Transmission lines carry electric energy from one
point to another in an electric power system. They can carry alternating
current or direct current or a system can be a combination of both. Also,
electric current can be carried by either overhead or underground lines. The
main characteristics that distinguish transmission lines from distribution
lines are that they are operated at relatively high voltages, they transmit
large quantities of power and they transmit the power over large distances.
Overhead AC transmission lines share one characteristic;
they carry 3-phase current. The voltages vary according to the particular
grid system they belong to. Transmission voltages vary from 69 kv up to 765
kv. The following are examples of different overhead transmission line
structures in use today. The DC voltage transmission
tower has lines in pairs rather than in threes (for 3-phase current)
as in AC voltage lines. One line is the positive current line and the other
is the negative current line.
Figure 1. Some typical transmission line structures
Figure 2. Transmission lines crossing the San Fernando Valley
Subtransmission lines carry voltages reduced from the
major transmission line system. Typically, 34.5 kv to 69 kv, this power is
sent to regional distribution substations. Sometimes the subtransmission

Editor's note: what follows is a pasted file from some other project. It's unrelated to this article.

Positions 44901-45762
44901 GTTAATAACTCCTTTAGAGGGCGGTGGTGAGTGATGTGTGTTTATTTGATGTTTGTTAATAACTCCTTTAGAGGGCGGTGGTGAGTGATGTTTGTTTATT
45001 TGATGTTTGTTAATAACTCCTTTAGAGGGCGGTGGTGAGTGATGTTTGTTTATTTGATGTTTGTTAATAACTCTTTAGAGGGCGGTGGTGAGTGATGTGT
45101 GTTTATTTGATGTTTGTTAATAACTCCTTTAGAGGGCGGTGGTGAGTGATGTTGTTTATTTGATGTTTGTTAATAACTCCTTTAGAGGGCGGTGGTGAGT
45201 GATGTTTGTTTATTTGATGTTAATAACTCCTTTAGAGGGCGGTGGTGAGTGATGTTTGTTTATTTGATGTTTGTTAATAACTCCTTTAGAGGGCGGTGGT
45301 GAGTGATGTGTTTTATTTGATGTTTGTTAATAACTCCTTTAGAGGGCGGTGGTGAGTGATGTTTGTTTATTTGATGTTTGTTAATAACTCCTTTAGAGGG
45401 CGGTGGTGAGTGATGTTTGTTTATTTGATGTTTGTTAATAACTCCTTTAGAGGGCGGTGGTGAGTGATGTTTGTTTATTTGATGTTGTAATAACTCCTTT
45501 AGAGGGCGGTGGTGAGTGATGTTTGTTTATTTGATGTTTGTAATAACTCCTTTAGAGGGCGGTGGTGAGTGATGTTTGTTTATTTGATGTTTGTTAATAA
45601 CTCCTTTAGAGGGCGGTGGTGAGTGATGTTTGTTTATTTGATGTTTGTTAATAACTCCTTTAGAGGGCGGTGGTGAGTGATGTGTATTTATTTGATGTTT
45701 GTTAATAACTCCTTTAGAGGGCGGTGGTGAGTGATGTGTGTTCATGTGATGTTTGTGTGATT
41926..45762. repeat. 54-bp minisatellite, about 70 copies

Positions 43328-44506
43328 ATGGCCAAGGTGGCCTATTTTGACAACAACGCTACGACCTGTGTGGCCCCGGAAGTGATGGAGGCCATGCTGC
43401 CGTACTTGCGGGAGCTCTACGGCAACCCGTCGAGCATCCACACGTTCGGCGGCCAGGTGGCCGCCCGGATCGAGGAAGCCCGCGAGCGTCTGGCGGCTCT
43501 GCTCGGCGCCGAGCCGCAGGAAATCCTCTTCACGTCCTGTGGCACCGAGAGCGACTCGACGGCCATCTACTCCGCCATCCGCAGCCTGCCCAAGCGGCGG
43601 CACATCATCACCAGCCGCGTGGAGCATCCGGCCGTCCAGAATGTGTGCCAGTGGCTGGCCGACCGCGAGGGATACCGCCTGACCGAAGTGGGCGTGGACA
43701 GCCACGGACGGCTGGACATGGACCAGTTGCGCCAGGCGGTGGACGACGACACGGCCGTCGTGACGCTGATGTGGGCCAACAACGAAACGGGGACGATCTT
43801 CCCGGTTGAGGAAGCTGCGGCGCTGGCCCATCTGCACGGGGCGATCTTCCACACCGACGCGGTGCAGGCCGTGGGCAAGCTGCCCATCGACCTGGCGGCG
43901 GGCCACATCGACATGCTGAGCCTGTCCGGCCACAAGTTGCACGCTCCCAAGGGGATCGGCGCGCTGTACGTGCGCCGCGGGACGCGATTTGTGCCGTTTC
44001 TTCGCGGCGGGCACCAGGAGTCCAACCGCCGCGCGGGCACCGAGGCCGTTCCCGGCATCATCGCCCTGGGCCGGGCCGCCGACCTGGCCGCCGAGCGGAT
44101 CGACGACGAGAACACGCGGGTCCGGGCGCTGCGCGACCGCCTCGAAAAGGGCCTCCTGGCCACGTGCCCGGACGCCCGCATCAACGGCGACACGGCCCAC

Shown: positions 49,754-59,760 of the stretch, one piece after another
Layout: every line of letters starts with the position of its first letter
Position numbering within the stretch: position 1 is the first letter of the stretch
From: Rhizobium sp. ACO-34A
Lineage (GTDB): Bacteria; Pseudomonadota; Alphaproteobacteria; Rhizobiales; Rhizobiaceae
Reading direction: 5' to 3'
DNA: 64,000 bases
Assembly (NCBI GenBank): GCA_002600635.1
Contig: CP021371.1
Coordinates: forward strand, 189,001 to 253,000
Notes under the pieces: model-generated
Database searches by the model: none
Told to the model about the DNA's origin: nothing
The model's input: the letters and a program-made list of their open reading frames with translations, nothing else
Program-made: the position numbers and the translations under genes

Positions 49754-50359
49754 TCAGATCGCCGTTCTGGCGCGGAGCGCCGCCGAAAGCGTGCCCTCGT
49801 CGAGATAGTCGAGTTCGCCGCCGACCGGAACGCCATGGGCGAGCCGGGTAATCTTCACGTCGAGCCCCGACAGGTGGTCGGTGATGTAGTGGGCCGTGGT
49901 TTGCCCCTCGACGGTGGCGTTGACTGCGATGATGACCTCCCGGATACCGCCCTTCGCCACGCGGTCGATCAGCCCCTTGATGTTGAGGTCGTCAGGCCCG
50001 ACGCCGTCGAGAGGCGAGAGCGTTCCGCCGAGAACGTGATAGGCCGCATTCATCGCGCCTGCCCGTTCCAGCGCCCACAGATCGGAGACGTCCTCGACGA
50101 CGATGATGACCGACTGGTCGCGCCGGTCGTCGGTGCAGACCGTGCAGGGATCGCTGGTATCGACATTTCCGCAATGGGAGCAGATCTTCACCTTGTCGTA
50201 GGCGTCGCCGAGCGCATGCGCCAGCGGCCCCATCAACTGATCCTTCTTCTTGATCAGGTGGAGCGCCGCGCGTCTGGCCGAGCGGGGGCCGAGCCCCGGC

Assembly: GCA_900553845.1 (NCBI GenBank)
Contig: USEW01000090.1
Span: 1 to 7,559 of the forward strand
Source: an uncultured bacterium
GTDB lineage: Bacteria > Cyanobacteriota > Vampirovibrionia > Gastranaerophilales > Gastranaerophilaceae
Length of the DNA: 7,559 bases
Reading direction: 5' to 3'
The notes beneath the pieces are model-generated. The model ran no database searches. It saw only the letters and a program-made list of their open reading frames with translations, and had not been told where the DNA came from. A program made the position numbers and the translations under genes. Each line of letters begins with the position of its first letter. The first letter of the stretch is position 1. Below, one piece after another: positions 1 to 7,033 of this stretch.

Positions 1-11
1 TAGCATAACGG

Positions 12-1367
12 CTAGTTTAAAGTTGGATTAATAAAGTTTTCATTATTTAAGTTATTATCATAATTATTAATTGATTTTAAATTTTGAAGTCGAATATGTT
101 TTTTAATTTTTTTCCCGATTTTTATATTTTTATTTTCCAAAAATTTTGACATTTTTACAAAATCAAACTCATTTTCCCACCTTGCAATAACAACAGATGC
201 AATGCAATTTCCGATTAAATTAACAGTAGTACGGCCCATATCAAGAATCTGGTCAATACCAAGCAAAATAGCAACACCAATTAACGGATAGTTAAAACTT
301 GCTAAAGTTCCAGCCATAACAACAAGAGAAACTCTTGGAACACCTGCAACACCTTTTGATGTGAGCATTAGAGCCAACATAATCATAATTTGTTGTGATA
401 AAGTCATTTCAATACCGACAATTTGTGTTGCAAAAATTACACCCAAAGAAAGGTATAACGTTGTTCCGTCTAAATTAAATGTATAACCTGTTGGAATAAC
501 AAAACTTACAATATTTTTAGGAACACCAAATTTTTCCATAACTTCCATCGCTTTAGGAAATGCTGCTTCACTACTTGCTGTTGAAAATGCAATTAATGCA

voltage is tapped along the way for use in industrial or large commercial
operations. Some utilities categorize these as transmission lines.
Figure 8. Subtransmission lines
Figure 9. Subtransmission lines above and distribution lines below
Figure 10. 46 kv subtransmission
Figure 11. Subtransmission lines with distribution
primaries and secondaries
Figure 12. Subtransmission lines with distribution underbuild
Figure 13. Transmission lines are installed in a tunnel,
which enables many circuits in a limited area.
Figure 14. Transmission line laid in a trench
Figure 15. Covering the transmission line
Figure 16. Underground transmission line tunnel
Figure 17. Heat is generated when electricity flows through cables, limiting the power transmission capacity in tunnels. To increase the capacity, a
tunnel cooling system can be installed. The system above circulates cold water through the tunnels.
Figure 18. Cable snaking through underground transmission tunnel
Figure 19. Cable installation of underground transmission line
Figure 20. Cross section of underground transmission line
The Lineman's and Cableman's Handbook, Shoemaker, T.
M., Mack, J. E., Tenth Edition 2002, McGraw-Hill.